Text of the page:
HC Deb 20 April 1931 vol 251 cc621-3W

asked the Postmaster-General when facilities will be available for absent telephone subscribers to have messages left; and what is the proposed extra cost per annum to subscribers?

the following statement, which shows the total value of the domestic exports of wholly or partly manufactured goods from the United Kingdom, Germany and the United States, respectively, in each of the years 1880, 1913, and 1930, distinguishing (a) the value of the exports from the United Kingdom and the United States of the commodities specified, and (b) the value of deliveries by Germany in 1930 on account of reparations.

3. The figures for the United Kingdom in respect of 1880 do not include the value of new ships and boats exported, particulars of which were not recorded in that year. The value of new ships and boats exported in 1913 was £11.0 million. The figures for 1880 and 1913 relate to the British Isles as a whole, while those for 1930 relate to Great Britain and Northern Ireland only.

4. In the case of Germany, the figures for 1880 exclude, while those for 1913 and 1930 include, the value of ships exported and also the value of the "Improvement Trade" for Home Account. The figures for 1930 represent a classification of goods differing, in certain respects, from those covered in 1880 and 1913. The territory covered by the statistics for 1930 differs from that to which the figures for 1880 and 1913 relate.

5. The figures for 1930 are provisional except in the case of Germany.


No service precisely of the kind indicated in the question is in contemplation. An arrangement is experimentally in operation whereby a subscriber on the City Exchange (London) can have his calls intercepted during a period of absence. The duration and, if desired, the reason of his absence is com- municated to any person who makes a call for him while he is away, and on his return he is given the telephone numbers of the callers. The charge for this service is 6d. for a period of interception not exceeding four hours and 1s. for a longer period, in addition to a fee of 1d. for each call intercepted. Very little use is being made of this facility.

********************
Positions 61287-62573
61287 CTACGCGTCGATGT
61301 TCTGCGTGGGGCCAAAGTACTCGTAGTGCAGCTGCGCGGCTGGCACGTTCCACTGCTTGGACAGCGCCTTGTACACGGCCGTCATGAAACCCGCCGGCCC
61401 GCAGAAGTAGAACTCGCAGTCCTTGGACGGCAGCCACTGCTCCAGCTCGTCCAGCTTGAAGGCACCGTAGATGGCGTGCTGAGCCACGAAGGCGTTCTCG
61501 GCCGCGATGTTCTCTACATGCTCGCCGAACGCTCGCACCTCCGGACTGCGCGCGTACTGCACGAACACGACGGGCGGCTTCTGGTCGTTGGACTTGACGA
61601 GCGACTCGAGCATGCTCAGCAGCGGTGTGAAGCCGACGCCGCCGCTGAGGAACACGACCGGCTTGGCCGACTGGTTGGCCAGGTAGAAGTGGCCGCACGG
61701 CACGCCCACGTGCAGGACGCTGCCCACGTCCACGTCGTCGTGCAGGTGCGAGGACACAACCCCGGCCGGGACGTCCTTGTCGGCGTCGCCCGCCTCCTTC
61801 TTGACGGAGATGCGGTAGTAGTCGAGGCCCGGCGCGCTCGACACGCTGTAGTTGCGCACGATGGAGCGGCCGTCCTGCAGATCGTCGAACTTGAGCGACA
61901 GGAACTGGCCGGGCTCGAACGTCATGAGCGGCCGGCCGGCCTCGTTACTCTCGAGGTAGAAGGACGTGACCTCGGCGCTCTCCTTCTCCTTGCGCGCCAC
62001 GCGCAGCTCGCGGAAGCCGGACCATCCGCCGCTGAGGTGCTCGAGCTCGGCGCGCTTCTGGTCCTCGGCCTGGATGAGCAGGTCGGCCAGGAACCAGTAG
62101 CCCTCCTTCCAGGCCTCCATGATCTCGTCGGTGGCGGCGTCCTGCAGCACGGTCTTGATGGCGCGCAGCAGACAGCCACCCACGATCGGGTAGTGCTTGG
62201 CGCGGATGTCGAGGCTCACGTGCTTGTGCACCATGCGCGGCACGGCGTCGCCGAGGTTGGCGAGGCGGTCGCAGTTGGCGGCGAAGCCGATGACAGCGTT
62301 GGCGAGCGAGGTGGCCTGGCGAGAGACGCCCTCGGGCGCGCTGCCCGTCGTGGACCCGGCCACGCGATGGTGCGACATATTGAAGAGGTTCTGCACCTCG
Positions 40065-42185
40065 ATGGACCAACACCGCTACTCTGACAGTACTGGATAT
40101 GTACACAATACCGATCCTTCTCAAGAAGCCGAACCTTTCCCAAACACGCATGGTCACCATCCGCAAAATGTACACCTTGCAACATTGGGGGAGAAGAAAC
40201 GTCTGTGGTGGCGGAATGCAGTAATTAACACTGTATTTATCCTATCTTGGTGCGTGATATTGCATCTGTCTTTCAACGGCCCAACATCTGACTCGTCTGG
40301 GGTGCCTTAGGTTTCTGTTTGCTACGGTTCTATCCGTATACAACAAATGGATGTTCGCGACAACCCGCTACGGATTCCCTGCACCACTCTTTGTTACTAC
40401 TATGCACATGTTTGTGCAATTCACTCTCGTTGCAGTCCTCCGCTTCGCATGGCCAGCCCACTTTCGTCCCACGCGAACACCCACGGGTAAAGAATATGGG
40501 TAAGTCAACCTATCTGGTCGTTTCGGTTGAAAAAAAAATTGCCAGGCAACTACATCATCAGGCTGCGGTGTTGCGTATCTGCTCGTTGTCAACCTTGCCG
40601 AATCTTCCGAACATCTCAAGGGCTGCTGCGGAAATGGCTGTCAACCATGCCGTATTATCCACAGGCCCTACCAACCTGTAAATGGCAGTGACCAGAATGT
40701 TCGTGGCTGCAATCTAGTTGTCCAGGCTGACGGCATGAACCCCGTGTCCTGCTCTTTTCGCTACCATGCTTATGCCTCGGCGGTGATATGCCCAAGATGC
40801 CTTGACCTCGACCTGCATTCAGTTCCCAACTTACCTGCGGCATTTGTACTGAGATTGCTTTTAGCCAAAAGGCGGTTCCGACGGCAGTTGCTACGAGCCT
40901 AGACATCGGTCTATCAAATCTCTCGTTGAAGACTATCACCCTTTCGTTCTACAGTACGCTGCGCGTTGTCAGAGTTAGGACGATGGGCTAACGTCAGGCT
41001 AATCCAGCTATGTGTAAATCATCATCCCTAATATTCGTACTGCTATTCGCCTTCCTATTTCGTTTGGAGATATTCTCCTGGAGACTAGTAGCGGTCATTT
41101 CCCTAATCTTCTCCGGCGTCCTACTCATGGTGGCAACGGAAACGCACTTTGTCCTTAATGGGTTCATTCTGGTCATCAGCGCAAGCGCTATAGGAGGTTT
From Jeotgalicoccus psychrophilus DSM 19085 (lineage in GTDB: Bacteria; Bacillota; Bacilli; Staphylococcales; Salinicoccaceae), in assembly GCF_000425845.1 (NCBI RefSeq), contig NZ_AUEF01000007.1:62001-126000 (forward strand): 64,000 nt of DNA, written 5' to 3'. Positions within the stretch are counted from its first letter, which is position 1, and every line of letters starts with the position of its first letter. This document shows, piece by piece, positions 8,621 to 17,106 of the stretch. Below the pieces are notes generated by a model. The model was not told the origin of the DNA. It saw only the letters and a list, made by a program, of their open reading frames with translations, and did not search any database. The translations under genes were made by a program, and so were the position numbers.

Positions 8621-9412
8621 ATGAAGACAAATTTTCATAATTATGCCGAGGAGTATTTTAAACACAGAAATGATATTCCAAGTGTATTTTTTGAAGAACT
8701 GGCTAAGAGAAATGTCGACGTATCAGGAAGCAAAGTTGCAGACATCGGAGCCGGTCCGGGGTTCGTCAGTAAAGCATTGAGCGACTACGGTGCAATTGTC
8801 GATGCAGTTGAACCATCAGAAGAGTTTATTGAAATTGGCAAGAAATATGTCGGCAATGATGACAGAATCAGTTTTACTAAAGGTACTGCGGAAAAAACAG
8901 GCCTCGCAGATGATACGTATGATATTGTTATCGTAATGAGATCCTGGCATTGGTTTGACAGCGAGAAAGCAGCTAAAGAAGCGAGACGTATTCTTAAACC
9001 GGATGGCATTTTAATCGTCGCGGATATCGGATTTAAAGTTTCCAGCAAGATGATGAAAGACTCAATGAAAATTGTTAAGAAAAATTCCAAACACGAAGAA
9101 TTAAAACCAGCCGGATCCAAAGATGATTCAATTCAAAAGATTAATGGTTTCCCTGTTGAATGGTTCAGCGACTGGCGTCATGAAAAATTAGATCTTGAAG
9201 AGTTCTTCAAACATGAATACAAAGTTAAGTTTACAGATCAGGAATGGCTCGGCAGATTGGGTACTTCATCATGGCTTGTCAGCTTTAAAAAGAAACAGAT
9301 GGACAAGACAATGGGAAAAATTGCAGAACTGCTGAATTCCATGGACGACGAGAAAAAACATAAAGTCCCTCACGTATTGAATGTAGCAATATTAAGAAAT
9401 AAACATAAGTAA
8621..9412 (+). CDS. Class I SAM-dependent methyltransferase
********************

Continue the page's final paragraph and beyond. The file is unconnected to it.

asked the Postmaster-General whether he will give an assurance that no telephone material discarded in Great Britain as being out of date will, in future, be transferred to Northern Ireland?


It is not the practice to transfer out-of-date equipment either to Northern Ireland or elsewhere. Telephone material is, however, often recovered while still fully serviceable, and is then reconditioned and utilised afresh. This arrangement applies equally to Great Britain and Northern Ireland.


asked the Postmaster-General the amount spent on telephone development for the three years 1928, 1929, and 1930?


The figures are as follow:

1928–29 10,199,151
1929–30 10,054,540
1930–31 10,000,000

The figures cover expenditure on new works, sites and buildings, but not renewals or maintenance.